Avoiding change fees


A pretty significant amount of my obsession with flying and points focuses on making sure that I have elite status on the airline(s) I’m likely to fly. For the most part the benefit is using the shorter check-in lines and access to lounges on international trips, but I actually haven’t been traveling all that much recently to take advantage of those benefits. There is one HUGE benefit that I think is often overlooked that comes with top-tier status, at least in the USA-based programs: The ability to change reward reservations without any fees.

Reward travel on airlines is one of those things that everyone is always complaining about. Whether it is an inability to find seats or taxes and surcharges, the experience of redeeming miles for a flight is rarely an enjoyable one. Of course, I love it. I like the challenge of finding available seats on flights, mixing and matching partner carriers and connections until I get the perfect itinerary. I’ve actually been helping a friend try to get to Europe for the week before Memorial Day, and we keep going back and forth, changing destination cities and other fun bits, optimizing the ticket as we go. Of course, I’m not sure if she’s actually issued the ticket yet, since that is where the fees start to kick in. Once a reward ticket is actually issued, changing it costs money. The amount varies from airline to airline, but it can be as much as $100 per change. That’s a lot of money to spend just to switch your flight dates or even to a better connection option. With top-tier status, however, the changes are free, so I keep making them on my reward reservation.

Right now I’ve got two tickets for me and my wife to go to Europe at the end of the summer. We leave NYC just before Labor Day and get back 11 days later, after visiting a handful of airports and various connections. But the tickets I have right now actually have none of the same flights as the ones I originally booked. Because the availability was limited, I started with a connection in Paris that required moving between Orly and Charles de Gaulle airports. Yech. And the flight from Istanbul to London had an overnight of 10 hours in Paris. Just enough time to land and waste some obscene number of Euros to get a room by the airport and then leave again in the morning. I was pretty excited when the better connection via Amsterdam showed up on the initial connection, and I managed to move the Istanbul – London connection to Prague, saving us the joys of a CDG connection. Then there was another switch to fly on an earlier connection in Amsterdam, saving us ~3 hours of sitting around, and even with the lounge access it just isn’t that much fun. And another switch to fly in and out of Bristol rather than London. The taxes are a bit higher, but avoiding Heathrow seems worth it. And I’m still pondering another change that would have us fly into Southampton and out of Bristol, letting us see a bit more of the English countryside. That would be another change. The progression of the reservation looks like this:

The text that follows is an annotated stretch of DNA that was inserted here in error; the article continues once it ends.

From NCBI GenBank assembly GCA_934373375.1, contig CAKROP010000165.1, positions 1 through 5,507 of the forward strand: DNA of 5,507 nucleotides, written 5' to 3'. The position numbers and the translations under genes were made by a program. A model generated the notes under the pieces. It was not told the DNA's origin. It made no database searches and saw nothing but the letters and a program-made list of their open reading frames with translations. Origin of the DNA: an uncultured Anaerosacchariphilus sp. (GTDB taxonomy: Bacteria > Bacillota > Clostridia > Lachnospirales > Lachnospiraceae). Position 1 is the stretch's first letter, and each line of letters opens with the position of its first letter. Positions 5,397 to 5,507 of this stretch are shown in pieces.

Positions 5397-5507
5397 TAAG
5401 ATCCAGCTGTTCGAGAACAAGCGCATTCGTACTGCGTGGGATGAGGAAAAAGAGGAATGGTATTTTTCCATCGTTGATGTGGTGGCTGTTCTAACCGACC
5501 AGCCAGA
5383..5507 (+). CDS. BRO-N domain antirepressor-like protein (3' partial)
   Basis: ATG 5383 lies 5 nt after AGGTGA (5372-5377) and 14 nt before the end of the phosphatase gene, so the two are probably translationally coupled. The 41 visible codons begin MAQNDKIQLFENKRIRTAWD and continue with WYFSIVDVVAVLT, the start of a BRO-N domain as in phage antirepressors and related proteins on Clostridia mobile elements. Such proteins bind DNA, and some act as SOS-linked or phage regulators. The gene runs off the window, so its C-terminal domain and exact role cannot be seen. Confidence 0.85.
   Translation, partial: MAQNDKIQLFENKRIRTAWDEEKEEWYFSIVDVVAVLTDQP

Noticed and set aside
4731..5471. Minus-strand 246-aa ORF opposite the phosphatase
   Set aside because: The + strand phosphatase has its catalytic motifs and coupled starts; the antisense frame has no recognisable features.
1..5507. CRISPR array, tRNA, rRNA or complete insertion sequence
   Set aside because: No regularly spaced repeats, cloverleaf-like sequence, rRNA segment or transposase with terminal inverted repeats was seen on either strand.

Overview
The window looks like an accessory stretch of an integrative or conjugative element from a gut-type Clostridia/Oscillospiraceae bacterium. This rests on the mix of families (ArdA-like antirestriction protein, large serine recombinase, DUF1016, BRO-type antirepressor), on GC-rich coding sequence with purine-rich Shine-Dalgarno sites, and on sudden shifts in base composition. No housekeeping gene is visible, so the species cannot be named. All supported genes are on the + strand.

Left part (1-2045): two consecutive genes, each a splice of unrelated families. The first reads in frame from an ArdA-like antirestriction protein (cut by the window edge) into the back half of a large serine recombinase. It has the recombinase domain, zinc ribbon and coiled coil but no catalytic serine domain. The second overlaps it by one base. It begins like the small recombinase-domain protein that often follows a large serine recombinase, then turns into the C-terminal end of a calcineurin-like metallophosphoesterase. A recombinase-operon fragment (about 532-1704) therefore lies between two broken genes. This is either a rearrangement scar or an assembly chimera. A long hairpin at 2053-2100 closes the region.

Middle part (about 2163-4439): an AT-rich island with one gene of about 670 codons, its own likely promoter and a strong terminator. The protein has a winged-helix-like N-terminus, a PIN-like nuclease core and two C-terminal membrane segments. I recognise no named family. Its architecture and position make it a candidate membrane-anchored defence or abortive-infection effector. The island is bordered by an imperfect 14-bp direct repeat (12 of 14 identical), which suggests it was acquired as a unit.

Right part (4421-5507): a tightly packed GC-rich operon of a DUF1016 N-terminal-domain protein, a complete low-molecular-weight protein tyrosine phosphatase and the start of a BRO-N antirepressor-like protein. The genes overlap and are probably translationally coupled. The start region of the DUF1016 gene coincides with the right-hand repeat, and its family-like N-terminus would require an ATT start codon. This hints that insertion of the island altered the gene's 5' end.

JFK-ORY/CDG-IST//IST-CDG/CDG-LHR//LHR-JFK
EWR-AMS//AMS-IST//IST-CDG/CDG-LHR//LHR-JFK

EWR-AMS//AMS-IST//IST-PRG-LHR//LHR-JFK
EWR-AMS-IST//IST-CDG-BRS//BRS-EWR
EWR-AMS-IST//IST-CDG-SOU//BRS-EWR

On two tickets I’ve probably made $500 worth of changes (and that’s just this time), all because they are free to me. I’m not forced to accept a less than ideal routing, nor do I have to bend my schedule to fit that of the airlines (at least not too much). The agent on my last call actually laughed with me about the number of changes I’d made and started searching the schedules to make sure that there weren’t any connections I had that could be done as non-stops, just to save me another call.

This is, by far, the most valuable benefit of top-tier elite status in my opinion, assuming you ever decide to actually cash in the miles instead of just hoarding them.

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Seth Miller

I'm Seth, also known as the Wandering Aramean. I was bit by the travel bug 30 years ago and there's no sign of a cure. I fly ~200,000 miles annually; these are my stories. You can connect with me on Twitter, Facebook, LinkedIn and .
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